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NASA wasted $35 million on unused software, fines and penalties: watchdog report

The space agency lacks a centralized database to track what licenses it purchases, NASA's inspector general found.

Published: January 21, 2023 5:19pm

Updated: January 21, 2023 11:11pm

The Golden Horseshoe is a weekly designation from Just The News intended to highlight egregious examples of wasteful taxpayer spending by the government. The award is named for the horseshoe-shaped toilet seats for military airplanes that cost the Pentagon a whopping $640 each back in the 1980s.

NASA wasted $35 million on unused software, software fines and penalties, and its lack of software management exposed the space agency to numerous risks, according to a new report by the NASA inspector general.

The watchdog broke down the $35 million in wasteful spending into $15 million in unused Oracle licenses and $20 million in fines and overpayments.

"The Agency does not have a centralized, authoritative database or inventory that tracks what licenses have been purchased, specific licensing agreements, and whether licenses are available for use by others at the Agency," Inspector General Paul K. Martin said in the report. "These shortcomings have resulted in NASA spending approximately $15 million over the past 5 years on unused Oracle licenses."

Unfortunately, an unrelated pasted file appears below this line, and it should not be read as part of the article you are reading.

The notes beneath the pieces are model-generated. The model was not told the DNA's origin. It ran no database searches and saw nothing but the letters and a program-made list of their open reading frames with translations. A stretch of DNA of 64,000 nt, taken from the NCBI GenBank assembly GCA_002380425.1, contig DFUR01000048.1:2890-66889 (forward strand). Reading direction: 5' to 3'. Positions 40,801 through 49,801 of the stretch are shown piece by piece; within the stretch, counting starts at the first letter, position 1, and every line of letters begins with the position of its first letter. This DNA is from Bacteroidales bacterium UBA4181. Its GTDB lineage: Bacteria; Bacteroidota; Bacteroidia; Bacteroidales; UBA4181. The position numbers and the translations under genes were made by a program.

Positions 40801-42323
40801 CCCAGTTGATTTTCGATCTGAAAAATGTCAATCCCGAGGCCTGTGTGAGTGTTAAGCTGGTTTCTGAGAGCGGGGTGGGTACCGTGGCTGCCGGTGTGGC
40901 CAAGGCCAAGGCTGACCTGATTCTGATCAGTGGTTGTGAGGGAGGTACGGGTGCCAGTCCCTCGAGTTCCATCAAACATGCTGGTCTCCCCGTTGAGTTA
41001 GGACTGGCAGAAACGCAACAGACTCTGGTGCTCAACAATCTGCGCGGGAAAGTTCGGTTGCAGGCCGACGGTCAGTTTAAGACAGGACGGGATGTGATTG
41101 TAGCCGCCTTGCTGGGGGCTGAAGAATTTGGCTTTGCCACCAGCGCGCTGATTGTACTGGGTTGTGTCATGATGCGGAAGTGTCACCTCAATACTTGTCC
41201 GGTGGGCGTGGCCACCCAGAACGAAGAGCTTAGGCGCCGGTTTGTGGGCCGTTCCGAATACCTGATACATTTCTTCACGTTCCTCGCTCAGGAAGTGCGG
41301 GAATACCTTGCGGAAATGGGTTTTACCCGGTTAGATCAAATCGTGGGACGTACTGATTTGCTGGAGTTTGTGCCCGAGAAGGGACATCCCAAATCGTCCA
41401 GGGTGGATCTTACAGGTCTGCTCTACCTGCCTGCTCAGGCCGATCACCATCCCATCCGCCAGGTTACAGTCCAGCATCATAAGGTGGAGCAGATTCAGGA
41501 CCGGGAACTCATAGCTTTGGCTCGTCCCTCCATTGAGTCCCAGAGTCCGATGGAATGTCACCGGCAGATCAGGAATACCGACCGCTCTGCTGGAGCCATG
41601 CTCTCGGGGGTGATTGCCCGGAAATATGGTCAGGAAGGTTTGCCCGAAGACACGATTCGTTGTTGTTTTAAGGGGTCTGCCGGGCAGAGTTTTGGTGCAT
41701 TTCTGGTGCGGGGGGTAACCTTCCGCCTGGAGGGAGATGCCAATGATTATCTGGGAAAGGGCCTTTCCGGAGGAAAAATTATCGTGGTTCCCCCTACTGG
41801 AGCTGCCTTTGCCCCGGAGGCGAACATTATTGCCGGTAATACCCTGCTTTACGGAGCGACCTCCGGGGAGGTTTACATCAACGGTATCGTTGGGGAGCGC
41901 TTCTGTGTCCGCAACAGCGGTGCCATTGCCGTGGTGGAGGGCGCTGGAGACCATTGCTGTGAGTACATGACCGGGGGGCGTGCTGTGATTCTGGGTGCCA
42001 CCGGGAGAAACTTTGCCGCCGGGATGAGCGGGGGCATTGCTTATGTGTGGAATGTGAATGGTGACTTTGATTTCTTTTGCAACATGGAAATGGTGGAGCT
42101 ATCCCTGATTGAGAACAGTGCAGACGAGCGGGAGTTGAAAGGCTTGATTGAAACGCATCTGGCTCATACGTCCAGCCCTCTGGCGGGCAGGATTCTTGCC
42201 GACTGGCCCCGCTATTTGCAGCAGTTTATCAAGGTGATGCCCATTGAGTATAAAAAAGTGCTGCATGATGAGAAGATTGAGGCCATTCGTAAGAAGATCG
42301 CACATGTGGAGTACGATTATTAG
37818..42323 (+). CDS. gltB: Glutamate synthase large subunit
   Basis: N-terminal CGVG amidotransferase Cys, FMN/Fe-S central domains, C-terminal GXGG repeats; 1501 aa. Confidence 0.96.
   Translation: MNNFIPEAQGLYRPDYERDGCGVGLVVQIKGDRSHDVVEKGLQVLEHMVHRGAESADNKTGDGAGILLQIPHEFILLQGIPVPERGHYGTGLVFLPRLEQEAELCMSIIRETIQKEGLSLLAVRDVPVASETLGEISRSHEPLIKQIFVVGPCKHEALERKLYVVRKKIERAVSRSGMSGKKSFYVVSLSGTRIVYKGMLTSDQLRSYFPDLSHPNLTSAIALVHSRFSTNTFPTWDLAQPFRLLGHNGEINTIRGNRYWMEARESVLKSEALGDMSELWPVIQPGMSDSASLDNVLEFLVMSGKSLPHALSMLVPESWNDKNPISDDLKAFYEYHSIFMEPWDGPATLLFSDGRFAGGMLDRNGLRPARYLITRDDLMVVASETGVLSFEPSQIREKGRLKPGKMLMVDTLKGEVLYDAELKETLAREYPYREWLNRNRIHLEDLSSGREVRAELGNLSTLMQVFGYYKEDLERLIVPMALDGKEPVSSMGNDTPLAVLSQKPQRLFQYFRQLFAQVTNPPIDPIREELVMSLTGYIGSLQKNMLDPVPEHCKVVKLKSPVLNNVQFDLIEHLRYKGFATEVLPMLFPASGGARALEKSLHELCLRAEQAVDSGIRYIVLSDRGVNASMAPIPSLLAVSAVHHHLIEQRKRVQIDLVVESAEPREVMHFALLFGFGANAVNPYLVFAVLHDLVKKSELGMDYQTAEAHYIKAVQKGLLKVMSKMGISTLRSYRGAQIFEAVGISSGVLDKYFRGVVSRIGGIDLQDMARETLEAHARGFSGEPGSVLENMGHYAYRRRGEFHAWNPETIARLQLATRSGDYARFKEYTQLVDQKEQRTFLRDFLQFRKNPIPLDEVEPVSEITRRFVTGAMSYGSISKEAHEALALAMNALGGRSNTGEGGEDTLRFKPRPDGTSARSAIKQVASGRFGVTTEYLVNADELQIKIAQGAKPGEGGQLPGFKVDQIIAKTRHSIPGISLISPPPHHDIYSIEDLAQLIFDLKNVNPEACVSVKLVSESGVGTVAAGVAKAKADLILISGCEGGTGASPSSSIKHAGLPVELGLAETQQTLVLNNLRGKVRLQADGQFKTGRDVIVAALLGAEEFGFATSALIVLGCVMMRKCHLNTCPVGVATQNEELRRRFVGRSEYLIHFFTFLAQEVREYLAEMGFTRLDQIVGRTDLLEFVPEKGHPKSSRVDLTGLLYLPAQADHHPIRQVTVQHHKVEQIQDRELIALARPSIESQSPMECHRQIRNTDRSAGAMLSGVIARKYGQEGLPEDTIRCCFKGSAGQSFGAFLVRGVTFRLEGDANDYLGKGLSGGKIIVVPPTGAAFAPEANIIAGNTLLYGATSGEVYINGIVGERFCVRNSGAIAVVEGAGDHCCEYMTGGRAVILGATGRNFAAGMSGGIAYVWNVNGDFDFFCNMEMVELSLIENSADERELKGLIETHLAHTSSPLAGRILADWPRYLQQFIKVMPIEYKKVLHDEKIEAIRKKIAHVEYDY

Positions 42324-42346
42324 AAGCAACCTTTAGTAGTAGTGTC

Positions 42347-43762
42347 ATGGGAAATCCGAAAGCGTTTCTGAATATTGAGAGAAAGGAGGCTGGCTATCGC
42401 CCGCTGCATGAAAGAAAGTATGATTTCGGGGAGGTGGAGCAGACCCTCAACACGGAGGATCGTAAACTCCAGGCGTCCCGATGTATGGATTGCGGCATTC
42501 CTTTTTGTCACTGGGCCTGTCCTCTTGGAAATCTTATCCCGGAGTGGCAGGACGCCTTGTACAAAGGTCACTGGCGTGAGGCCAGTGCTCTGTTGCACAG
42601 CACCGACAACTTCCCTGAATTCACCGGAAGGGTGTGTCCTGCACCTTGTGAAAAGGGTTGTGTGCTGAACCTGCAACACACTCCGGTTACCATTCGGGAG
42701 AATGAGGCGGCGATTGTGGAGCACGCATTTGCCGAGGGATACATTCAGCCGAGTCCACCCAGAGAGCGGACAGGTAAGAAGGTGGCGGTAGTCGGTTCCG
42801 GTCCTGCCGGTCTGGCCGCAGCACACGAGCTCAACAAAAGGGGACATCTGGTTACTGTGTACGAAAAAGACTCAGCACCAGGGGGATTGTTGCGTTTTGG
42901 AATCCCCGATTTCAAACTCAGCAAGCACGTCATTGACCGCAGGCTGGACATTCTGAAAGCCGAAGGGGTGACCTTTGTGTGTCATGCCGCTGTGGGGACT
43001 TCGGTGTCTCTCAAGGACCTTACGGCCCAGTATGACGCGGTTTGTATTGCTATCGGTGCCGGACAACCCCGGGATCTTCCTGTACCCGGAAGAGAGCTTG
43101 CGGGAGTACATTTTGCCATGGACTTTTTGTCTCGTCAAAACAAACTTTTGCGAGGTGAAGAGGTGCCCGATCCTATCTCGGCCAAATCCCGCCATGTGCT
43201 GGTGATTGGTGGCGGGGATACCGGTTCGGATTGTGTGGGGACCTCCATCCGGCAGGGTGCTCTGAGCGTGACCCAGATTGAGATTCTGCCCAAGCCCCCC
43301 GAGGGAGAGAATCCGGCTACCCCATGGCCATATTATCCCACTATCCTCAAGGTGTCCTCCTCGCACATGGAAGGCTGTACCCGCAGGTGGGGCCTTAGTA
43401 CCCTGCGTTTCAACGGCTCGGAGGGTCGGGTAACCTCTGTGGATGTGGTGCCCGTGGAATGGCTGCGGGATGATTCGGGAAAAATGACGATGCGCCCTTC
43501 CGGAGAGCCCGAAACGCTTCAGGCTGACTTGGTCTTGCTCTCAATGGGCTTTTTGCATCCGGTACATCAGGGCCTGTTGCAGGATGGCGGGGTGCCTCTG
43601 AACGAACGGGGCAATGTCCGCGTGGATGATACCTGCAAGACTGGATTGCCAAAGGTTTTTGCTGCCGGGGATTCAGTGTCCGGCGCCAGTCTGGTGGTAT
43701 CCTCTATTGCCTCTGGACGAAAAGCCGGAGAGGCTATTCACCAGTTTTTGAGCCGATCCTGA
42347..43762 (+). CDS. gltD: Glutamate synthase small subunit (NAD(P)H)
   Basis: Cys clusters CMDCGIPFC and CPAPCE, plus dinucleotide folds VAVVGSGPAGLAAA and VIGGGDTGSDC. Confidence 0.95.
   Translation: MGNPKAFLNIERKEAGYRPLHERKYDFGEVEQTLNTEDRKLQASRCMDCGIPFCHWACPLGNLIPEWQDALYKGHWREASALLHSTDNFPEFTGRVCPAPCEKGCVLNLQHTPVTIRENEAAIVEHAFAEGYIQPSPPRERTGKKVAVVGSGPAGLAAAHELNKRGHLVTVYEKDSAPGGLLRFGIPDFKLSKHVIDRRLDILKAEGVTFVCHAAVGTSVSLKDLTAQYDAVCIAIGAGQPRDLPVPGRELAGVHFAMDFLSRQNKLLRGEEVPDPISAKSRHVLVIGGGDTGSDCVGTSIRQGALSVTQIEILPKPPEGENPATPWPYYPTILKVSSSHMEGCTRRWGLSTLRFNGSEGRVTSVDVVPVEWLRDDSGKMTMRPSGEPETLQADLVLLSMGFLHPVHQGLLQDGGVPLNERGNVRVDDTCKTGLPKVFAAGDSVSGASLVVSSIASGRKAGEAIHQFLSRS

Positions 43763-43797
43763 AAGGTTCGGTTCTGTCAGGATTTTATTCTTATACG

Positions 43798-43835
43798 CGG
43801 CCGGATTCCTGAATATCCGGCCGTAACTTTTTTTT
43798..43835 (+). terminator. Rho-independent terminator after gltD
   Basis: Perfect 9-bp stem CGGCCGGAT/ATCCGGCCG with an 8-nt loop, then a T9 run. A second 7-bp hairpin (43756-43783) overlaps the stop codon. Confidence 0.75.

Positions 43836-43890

Adequate software management might have prevented the loss of tens of millions of dollars more, the IG determined.

"Based on the data available, we found that in excess of $20 million has been unnecessarily spent on software fines and penalties over the last 5 years," reported Martin. "In our judgment, penalty expenditures were potentially avoidable if an enterprise-wide Software Asset Management program had been operational. Therefore, we are questioning the $20 million in penalties."

The agency's software asset management shortcomings expose the agency to "operational, financial and cybersecurity risks," the IG further warned. 

The watchdog gave NASA a "basic" rating in its software management — the lowest rating possible.

The space agency "has yet to embrace key best practices or fully implement federal guidance required to appropriately manage its Software Asset Management program," the report found, adding, "NASA has not implemented a centralized Software Asset Management tool to discover, inventory, and track license data as required by federal policy."

NASA concurred with most of the inspector general's recommendations and partially concurred with others.

One of the audit's nine recommendations was to "establish enterprise-wide (institutional and mission) Software Asset management policy and procedures." NASA management concurred, saying "an evaluation of software acquisition and management processes and policies is underway." The estimated completion date is Dec. 10, 2023.

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